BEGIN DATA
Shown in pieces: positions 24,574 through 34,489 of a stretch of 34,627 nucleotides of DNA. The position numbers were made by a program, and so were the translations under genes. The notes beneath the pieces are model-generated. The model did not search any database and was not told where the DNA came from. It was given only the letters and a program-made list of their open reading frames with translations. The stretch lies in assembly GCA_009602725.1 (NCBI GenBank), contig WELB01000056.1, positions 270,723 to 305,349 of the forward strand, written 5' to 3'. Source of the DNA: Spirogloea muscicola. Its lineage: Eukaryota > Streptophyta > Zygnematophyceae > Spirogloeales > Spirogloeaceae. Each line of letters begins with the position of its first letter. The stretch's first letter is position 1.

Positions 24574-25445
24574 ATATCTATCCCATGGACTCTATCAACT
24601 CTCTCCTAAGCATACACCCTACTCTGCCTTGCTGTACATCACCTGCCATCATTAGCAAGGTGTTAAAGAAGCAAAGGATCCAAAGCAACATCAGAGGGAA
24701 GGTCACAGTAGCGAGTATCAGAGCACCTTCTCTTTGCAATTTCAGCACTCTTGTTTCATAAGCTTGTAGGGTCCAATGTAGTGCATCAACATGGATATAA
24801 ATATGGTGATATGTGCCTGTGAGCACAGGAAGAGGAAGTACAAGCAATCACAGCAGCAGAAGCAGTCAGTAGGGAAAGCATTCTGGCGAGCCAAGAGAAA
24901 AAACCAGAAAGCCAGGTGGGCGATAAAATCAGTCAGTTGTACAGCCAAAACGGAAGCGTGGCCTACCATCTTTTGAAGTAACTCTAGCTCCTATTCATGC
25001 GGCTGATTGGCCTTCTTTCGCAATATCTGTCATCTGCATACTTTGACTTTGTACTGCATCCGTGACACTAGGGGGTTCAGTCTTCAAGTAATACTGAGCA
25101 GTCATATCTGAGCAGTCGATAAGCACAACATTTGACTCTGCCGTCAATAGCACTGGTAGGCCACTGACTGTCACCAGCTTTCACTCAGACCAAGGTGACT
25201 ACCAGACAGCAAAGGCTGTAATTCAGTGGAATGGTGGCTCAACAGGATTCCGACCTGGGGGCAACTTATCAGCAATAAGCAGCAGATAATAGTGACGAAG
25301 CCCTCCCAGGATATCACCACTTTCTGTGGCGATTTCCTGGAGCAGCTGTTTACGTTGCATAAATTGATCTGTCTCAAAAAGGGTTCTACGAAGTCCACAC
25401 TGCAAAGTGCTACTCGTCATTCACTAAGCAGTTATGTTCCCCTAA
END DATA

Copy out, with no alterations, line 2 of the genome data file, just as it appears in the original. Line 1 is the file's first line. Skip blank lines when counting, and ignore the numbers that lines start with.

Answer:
Positions 24574-25445